Four killed in Jerusalem synagogue attack

  • At least four Israelis have been killed and eight injured when two men with a pistol, knives and axes attacked a West Jerusalem synagogue, police say.
    The attackers - Palestinians from East Jerusalem - were shot dead, police say.

    Jerusalem has seen tensions between Israelis and Palestinians soar, with a string of deadly attacks and clashes over a disputed holy site.

    Israeli Prime Minister Benjamin Netanyahu has vowed to respond "with a heavy hand to the brutal murder".

    "This is a direct result of incitement led by Hamas and [Palestinian President Mahmoud Abbas, known as] Abu Mazen, incitement that the international community has been irresponsibly ignoring," he said in a statement.

    Hamas and Mr Abbas's Fatah party - both rival Palestinian factions - agreed to form a unity government earlier this year, in a move denounced at the time by Israel.

    Hamas and another Palestinian Islamist militant group, Islamic Jihad, praised the attack. Israel has designated both groups as terrorist organisations. There has been no comment so far from Mr Abbas.

    The attacks happened at a religious seminary site on Harav Shimon Agassi Street - a largely orthodox area in the Har Nof neighbourhood.

    Police say there was a shoot-out with the attackers when officers reached the scene.

    Pictures posted online by an Israeli military spokesman show a bloodied meat cleaver - apparently used in the attack - inside the building.

    An injured man still wearing his prayer shawl can also be seen lying on the ground.

    "I tried to escape. The man with the knife approached me. There was a chair and table between us... my prayer shawl got caught. I left it there and escaped," one of the Israelis told Channel 2 television.

    Police spokesman Micky Rosenfeld said the incident was being viewed "as a terrorist attack". He said the area had been sealed off and the injured - six worshippers and two policemen - were being treated in Jerusalem hospitals. Four are said to be in a serious condition.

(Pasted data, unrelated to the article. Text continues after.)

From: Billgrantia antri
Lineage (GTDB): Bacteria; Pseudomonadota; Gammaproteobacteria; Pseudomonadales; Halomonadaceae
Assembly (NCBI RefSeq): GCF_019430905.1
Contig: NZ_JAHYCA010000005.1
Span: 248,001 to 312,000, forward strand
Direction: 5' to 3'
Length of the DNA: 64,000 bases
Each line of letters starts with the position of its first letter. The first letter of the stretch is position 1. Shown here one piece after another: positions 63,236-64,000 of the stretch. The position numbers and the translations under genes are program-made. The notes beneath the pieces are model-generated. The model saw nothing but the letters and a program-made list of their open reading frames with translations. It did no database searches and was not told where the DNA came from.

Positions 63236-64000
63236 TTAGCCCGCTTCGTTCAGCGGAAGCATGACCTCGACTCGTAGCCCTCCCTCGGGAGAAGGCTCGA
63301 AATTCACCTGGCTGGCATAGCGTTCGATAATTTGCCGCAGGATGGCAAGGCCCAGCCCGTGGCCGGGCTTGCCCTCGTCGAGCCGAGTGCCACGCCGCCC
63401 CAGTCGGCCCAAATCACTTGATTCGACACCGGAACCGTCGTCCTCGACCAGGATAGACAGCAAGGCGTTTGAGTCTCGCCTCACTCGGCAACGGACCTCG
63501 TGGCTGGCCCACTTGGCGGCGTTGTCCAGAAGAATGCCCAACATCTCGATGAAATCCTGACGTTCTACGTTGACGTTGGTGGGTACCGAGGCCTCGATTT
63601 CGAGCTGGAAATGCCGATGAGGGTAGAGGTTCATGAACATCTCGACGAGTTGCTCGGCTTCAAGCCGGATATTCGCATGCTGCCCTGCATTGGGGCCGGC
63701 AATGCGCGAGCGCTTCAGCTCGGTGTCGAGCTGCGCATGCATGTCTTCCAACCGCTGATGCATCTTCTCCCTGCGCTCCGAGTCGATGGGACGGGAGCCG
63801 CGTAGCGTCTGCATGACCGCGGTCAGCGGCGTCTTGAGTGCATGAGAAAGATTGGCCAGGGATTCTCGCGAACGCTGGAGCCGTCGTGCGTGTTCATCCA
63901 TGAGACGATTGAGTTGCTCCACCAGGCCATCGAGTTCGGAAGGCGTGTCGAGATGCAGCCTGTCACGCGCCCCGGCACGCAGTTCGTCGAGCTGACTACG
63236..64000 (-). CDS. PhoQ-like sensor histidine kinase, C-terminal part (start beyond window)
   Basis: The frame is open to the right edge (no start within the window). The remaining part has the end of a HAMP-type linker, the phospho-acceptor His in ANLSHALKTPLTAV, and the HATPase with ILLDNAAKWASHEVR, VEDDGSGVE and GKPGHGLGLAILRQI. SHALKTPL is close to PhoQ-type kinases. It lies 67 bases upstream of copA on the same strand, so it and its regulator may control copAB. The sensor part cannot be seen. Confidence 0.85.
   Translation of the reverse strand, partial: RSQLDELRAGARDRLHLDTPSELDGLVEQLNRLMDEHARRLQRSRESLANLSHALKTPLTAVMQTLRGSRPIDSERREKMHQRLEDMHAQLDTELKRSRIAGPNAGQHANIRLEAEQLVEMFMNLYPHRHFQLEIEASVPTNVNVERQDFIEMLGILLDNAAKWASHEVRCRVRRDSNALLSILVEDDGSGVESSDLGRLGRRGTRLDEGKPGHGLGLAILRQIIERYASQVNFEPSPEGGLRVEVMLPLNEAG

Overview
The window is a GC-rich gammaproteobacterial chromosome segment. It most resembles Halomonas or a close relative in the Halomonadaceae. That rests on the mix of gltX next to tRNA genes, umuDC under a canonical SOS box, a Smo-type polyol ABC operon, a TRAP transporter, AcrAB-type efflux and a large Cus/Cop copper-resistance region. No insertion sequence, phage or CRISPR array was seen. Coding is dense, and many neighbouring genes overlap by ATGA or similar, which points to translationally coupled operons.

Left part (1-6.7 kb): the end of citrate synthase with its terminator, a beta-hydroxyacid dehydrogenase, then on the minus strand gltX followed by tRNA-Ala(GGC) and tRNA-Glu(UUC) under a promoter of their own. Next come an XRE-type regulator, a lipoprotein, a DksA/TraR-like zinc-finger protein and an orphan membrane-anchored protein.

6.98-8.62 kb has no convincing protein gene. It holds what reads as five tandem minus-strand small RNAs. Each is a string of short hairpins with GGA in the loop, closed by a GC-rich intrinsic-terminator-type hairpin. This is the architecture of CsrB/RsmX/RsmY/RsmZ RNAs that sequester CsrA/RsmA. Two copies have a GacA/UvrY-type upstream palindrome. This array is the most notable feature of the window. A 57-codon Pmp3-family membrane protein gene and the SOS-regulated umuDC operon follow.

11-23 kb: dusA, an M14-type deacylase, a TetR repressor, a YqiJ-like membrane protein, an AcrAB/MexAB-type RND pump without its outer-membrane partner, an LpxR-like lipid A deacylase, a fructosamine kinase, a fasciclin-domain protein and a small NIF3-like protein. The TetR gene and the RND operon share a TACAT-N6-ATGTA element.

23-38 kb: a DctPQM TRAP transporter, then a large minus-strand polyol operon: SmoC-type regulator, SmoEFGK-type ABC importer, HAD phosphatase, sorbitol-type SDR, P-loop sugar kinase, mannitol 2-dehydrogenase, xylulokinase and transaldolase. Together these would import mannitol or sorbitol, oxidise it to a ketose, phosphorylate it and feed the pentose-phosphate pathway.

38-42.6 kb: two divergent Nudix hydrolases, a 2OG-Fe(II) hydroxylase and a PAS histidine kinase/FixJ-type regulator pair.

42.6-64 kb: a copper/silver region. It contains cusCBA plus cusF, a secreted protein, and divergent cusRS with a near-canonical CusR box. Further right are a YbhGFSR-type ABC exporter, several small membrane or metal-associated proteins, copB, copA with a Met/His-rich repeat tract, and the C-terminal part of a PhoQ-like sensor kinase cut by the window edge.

Mr Rosenfeld told the BBC the attackers were killed at the entrance to the building. No other attackers were involved, he said.
    Jerusalem on edge

    Tensions in the city have risen in recent weeks, with two deadly attacks by Palestinian militants on pedestrians in the city and announcements by Israel of plans to build more settler homes in East Jerusalem.

    A prominent rabbi and leading campaigner was shot and wounded last month by a Palestinian in Jerusalem at a key religious compound in the city.

    The compound - known to Jews as the Temple Mount and to Muslims as al-Haram al-Sharif - is the holiest site in Judaism, while the al-Aqsa Mosque is the third holiest site in Islam.

    Orthodox Jewish campaigners in Israel are challenging the long-standing ban on Jews praying at the compound.

    Palestinians want East Jerusalem, occupied by Israel since 1967, as the capital of a future state.

    Israel and the Palestinian Authority have blamed each other for the recent unrest in the city.

    Jerusalem's holiest site

        Known as the Temple Mount to Jews and al-Haram al-Sharif to Muslims, it comprises the al-Aqsa Mosque and the Dome of the Rock, and is next to the Western Wall
        The Western Wall, from the time of the second Jewish Biblical temple, is the holiest site where Jews can pray; the Dome of the Rock, where according to Jewish tradition the Ark of the Covenant rested in the first temple, is the holiest site in Judaism
        The al-Aqsa Mosque is the third holiest site in Islam; the Dome of the Rock is revered by Muslims because of its connections to the Prophet Muhammad
        Christians also venerate the site because of its Biblical links to Jesus
        A Muslim committee has managed the compound since the time of the Crusades, while Israel, which has occupied East Jerusalem since 1967, controls access
        Israel maintains a ban on prayer by non-Muslims at the compound as a security measure
        Rabbi Yehuda Glick campaigns for allowing Jews to pray at the site

    Credit: The BBC